Venus long has been known to feature unbearable temperatures and a highly toxic atmosphere. Essentially, it may be a dead planet.
But according to a recent study published in the journal Proceedings of the National Academy of Sciences, a brand-new analysis of Venus’ surface has revealed evidence of tectonic motion in the form of crustal blocks that are continuing to bump into each other—much like broken chunks of pack ice.
This eye-opening finding is leading researchers to rethink their past assumptions about the second planet from the sun.
“We’ve identified a previously unrecognized pattern of tectonic deformation on Venus, one that is driven by interior motion just like on Earth,” Paul Byrne, associate professor of planetary science at North Carolina State University and lead and co-corresponding author of the work, said in a statement.
“Although different from the tectonics we currently see on Earth, it is still evidence of interior motion being expressed at the planet’s surface,” he added.
For decades, Venus has long been assumed to have an immobile solid outer shell—or lithosphere. In contrast, Earth’s lithosphere is fractured into tectonic plates that are in continuous movement.
To gather the data for the findings, Byrne and an international group of researchers tapped into radar images from NASA’s Magellan mission to map Venus’ surface. While analyzing the lowlands that make up much of the planet’s surface, the researchers noticed certain regions where large blocks of the lithosphere seem to have shifted.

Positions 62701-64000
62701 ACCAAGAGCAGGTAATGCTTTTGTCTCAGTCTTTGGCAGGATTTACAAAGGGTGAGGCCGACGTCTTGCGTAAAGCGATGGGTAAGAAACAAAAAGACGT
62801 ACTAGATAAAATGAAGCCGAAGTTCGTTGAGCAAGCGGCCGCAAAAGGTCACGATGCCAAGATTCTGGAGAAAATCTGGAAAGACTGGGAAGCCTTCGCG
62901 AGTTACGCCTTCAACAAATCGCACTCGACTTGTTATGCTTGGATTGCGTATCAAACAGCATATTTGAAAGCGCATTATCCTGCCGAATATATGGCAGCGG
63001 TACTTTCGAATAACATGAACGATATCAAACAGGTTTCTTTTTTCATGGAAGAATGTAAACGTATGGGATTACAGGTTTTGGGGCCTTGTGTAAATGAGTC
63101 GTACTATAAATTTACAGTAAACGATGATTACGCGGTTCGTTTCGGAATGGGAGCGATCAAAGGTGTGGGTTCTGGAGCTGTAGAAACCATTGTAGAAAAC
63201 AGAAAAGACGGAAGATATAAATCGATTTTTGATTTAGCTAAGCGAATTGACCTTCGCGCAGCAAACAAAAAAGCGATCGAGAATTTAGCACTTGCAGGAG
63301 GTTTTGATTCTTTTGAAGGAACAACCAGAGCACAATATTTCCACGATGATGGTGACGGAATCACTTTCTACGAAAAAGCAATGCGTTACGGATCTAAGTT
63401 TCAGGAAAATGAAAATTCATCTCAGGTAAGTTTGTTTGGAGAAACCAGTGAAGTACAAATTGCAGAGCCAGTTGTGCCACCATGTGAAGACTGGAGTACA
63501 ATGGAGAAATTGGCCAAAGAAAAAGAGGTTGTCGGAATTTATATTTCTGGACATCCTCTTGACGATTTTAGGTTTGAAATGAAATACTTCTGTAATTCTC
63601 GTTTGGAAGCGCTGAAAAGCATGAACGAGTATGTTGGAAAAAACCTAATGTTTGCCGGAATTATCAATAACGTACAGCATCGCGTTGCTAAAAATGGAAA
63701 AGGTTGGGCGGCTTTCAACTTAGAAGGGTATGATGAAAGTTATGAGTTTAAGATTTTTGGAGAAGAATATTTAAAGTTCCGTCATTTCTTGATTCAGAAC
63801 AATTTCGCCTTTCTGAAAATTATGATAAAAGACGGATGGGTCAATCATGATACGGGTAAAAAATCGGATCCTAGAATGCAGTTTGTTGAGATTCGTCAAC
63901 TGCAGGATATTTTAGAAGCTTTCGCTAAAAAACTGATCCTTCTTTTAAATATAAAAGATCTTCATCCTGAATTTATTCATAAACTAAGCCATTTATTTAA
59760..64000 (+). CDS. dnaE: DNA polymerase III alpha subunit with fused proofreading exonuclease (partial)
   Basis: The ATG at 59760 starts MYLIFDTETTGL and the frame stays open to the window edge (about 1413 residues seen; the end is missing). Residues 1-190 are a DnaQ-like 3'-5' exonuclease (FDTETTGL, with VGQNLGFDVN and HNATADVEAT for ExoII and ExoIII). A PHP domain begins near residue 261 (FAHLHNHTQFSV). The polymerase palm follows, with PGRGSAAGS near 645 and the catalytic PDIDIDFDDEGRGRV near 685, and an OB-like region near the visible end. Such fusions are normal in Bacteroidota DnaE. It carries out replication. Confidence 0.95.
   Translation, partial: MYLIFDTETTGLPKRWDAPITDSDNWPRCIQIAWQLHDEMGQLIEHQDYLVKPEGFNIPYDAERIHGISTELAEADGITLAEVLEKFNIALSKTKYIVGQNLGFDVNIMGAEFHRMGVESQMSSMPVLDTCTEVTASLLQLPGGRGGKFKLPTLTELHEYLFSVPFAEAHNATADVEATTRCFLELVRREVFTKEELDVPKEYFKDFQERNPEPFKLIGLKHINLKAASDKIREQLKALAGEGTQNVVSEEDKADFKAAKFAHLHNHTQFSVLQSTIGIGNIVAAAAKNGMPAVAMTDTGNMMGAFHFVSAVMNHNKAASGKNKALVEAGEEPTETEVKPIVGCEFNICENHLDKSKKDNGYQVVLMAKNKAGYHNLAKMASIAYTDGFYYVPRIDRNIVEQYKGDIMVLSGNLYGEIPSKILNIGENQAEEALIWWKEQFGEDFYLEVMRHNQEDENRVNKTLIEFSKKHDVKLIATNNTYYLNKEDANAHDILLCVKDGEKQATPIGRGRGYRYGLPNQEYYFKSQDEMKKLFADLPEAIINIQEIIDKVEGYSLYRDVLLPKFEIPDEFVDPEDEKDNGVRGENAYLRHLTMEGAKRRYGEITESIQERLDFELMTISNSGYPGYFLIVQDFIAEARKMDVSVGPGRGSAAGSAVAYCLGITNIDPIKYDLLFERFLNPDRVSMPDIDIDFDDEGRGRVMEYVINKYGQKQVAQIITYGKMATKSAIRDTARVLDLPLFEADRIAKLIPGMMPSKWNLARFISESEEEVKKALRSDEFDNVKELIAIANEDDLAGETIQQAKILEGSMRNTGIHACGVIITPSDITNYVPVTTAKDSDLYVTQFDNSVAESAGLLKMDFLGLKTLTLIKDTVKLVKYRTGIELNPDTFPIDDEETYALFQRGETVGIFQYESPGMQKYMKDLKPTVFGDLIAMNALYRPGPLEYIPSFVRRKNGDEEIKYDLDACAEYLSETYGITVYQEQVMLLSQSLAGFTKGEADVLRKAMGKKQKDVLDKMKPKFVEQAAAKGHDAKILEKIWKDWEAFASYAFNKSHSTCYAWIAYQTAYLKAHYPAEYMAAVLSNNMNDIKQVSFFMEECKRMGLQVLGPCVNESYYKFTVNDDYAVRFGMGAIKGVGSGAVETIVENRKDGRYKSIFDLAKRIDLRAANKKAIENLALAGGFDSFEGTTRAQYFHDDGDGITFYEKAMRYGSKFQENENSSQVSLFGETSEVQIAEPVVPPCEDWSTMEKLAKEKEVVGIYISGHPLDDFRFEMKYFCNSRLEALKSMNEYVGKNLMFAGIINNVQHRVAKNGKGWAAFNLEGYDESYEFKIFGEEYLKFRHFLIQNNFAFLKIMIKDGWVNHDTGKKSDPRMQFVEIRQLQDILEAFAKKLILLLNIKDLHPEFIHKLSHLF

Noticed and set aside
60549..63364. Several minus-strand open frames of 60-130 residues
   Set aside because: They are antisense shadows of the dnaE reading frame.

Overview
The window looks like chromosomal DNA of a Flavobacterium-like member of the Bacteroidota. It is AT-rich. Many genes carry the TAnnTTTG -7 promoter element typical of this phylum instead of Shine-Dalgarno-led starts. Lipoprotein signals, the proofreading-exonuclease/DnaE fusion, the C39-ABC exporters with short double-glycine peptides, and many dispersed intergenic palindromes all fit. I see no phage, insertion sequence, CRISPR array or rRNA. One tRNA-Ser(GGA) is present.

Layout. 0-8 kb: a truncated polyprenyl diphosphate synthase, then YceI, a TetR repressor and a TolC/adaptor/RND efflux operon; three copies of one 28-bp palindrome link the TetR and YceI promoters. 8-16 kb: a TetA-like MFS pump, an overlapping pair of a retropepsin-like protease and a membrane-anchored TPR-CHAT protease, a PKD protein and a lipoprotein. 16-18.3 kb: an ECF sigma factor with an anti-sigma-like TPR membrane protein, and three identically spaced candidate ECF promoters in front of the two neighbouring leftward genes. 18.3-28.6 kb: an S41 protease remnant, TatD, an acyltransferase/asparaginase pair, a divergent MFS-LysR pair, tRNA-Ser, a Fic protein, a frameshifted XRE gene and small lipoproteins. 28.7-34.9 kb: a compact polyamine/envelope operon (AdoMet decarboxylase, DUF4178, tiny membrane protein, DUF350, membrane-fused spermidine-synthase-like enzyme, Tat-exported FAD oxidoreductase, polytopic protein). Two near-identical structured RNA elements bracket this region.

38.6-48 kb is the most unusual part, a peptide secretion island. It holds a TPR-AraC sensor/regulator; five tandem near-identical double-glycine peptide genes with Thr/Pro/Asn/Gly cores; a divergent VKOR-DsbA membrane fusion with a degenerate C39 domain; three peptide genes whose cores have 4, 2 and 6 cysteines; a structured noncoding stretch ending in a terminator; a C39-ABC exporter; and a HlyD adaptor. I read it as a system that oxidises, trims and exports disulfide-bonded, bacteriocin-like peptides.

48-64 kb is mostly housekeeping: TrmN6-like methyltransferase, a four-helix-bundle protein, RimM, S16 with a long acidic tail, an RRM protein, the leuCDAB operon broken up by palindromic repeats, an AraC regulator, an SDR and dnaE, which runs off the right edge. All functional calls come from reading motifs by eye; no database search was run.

The research team eventually created a computer model of what they saw and soon found that a sluggish motion within Venus’ interior could be the reason for the type of tectonics witnessed on the surface.
“These observations tell us that interior motion is driving surface deformation on Venus, in a similar way to what happens on Earth. Plate tectonics on Earth are driven by convection in the mantle. The mantle is hot or cold in different places, it moves, and some of that motion transfers to Earth’s surface in the form of plate movement,” Byrne said.
“A variation on that theme seems to be playing out on Venus as well. It’s not plate tectonics like on Earth—there aren’t huge mountain ranges being created here, or giant subduction systems—but it is evidence of deformation due to interior mantle flow, which hasn’t been demonstrated on a global scale before,” he added.
The researchers are optimistic that their discoveries on Venus could offer clues to understanding tectonic shifts on a young Earth.
“The thickness of a planet’s lithosphere depends mainly upon how hot it is, both in the interior and on the surface,” Byrne noted.
“Heat flow from the young Earth’s interior was up to three times greater than it is now, so its lithosphere may have been similar to what we see on Venus today—not thick enough to form plates that subduct, but thick enough to have fragmented into blocks that pushed, pulled, and jostled,” he added.
Ethen Kim Lieser is a Minneapolis-based Science and Tech Editor who has held posts at Google, The Korea Herald, Lincoln Journal Star, AsianWeek, and Arirang TV. Follow or contact him on LinkedIn.